Dude, Where’s My Rain?

September 30, 2010

Matt

Matt in the garden wondering 'dude, where's my rain?'

I just finished my third summer in Virginia, and I can safely say that this was by far the hottest of the three. Even more of an issue for our garden, it was also extremely dry.

How dry? According to the National Oceanic and Atmospheric Administration*, from June 1 to September 23, Charlottesville (10 miles from the farm) received 6.17 inches of rainfall…total. On average, it receives about 17 inches during roughly the same time period. Contrast this with the several feet of snow we received from December to February.

The dry summer has yielded brown, crunchy grass, and young trees showing signs of stress (just like grad students).

According to Caleb (who checks his sources rigorously), the rule of thumb is that plants require about an inch of rain a week. Some more, some less. Obviously rain hasn’t been sufficient to meet our garden’s water needs.

Fortunately, part of the irrigation system that services the landscaping around the house also extends into parts of the garden. However, not all of our crops were covered by this system; they either needed to be watered manually or suffered (and by extension, so did we!). Case in point: our onions. We planted all of our onion bulbs in a bed opposite the yard from our garden. Out of sight, out of mind. We neglected the onions, they dried up, and we were really only able to salvage some small bulbs.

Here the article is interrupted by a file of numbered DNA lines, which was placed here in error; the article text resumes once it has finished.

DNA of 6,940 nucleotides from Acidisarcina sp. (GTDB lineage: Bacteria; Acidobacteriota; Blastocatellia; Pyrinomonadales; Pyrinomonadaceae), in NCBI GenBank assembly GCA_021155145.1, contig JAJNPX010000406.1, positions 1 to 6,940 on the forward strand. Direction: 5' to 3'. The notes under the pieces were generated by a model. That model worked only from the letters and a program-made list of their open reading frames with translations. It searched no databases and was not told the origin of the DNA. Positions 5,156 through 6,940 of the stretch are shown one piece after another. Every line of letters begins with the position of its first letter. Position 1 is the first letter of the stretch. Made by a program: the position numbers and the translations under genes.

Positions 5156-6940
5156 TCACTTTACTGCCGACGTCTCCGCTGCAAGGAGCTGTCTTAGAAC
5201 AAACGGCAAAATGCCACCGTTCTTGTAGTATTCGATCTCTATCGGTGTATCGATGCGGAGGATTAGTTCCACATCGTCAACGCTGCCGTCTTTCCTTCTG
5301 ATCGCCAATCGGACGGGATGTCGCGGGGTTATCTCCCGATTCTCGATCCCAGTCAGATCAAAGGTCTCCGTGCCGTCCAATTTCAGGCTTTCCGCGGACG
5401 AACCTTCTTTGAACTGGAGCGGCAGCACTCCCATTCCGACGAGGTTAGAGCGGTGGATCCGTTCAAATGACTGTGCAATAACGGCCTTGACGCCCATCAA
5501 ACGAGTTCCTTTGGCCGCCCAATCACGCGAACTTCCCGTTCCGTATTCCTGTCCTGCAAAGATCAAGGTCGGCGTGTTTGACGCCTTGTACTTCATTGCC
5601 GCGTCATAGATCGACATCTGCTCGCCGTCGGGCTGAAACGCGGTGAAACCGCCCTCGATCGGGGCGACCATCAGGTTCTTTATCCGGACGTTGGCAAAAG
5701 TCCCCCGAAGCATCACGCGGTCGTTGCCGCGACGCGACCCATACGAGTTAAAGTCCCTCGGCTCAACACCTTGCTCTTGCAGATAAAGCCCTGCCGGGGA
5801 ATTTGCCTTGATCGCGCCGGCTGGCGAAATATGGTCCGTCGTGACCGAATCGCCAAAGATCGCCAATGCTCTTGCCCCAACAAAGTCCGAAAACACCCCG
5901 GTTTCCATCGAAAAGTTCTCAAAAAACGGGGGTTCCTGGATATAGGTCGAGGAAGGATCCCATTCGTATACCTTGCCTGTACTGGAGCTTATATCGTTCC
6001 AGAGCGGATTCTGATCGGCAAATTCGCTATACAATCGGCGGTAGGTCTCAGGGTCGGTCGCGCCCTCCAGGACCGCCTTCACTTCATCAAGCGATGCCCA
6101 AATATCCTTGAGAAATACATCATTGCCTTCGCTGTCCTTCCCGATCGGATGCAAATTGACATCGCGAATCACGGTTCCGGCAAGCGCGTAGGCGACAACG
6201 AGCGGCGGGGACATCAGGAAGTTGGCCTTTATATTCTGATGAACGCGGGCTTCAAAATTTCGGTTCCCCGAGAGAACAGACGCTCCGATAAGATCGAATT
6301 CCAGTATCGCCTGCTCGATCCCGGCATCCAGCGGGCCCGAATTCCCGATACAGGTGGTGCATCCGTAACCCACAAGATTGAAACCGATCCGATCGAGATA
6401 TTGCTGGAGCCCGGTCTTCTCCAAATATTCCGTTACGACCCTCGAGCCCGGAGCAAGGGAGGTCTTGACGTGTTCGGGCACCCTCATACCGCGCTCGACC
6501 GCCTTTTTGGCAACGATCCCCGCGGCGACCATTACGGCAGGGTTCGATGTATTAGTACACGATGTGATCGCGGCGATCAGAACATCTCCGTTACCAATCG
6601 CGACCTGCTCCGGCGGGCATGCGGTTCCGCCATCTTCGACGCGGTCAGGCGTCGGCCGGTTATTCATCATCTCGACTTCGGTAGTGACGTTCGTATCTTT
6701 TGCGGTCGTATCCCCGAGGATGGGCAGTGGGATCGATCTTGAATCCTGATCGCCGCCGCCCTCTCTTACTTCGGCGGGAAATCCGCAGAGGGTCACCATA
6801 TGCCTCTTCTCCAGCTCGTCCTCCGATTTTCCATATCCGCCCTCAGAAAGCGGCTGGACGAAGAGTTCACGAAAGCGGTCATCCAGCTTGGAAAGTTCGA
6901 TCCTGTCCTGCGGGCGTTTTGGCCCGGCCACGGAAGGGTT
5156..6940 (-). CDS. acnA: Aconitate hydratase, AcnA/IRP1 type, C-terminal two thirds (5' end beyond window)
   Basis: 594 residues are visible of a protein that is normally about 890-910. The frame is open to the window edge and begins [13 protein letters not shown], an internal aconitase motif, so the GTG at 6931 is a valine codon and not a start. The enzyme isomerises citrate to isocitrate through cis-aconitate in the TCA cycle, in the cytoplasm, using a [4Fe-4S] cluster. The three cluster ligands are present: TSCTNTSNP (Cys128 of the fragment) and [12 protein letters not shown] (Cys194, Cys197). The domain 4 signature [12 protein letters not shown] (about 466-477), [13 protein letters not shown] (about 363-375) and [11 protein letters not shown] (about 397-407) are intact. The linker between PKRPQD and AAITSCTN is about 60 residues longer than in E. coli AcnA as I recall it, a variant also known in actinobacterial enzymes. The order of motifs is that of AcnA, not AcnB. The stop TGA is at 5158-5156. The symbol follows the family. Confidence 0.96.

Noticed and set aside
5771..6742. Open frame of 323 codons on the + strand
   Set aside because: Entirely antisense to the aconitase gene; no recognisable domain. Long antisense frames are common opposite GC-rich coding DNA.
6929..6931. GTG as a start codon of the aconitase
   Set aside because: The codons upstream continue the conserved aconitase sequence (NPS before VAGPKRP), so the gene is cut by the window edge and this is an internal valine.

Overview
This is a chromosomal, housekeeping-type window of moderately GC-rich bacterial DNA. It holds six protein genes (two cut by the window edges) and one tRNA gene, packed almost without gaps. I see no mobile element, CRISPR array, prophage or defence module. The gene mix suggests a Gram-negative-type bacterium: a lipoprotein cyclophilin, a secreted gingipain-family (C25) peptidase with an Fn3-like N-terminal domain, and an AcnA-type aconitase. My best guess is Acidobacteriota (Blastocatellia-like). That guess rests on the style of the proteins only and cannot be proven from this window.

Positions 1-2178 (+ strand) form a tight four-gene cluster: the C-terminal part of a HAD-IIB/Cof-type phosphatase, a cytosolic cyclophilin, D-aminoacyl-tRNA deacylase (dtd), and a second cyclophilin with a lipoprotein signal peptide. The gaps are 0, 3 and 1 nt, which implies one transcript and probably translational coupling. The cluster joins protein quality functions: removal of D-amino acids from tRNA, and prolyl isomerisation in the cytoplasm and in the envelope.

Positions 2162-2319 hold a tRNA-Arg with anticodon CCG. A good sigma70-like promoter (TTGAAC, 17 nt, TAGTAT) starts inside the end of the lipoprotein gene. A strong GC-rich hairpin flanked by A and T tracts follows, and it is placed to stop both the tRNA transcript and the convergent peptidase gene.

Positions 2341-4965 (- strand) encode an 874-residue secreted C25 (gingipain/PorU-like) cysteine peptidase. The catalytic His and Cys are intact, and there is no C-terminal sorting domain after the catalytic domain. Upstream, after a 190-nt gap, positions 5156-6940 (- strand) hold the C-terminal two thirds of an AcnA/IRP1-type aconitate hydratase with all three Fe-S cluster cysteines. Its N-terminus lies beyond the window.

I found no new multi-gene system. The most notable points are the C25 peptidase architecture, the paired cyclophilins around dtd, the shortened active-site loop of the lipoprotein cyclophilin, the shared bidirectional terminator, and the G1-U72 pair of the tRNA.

In reflecting on our little drought, I have developed a greater appreciation for rain as a source of sustenance. I’ve begun to grow irritated with cloudless days (that’s a first). More broadly, I think of how we still farm in places not suitable for farming without substantial artificial irrigation (see the Dust Bowl).

That’s why I was delighted this past weekend when the sky finally decided to precipitate. In the last 5 days, we’ve accumulated 2.5 inches in Charlottesville with more on the way. Good for the water table, too little too late for our melons, squash, and corn.

*thanks to Ben Hampton of College Park, Maryland for locating the climate data. He’s helpful that way. Ben also ‘regularly’ supplies CNN with weather information.

ps—here’s a fun photo of Caleb and Lucy getting ready to go out into the rain

Comments

So many times we have been frustrated “down on the farm” by substantial rains coming after long hot dry spells that aren’t in time to benefeit plant life. Even so, there is nothing more reassuring than watching a good thunderstorm from inside the garage or going to bed at night hearing rain hitting the roof knowing that, yes, it really can still rain!

Warren Sancken — September 30, 2010

In the immortal (ha!) words of Luke Bryan, “It clouds up in the city, the weather man complains/But where I come from, rain is a good thing”

Kristin Thomas Sancken — October 2, 2010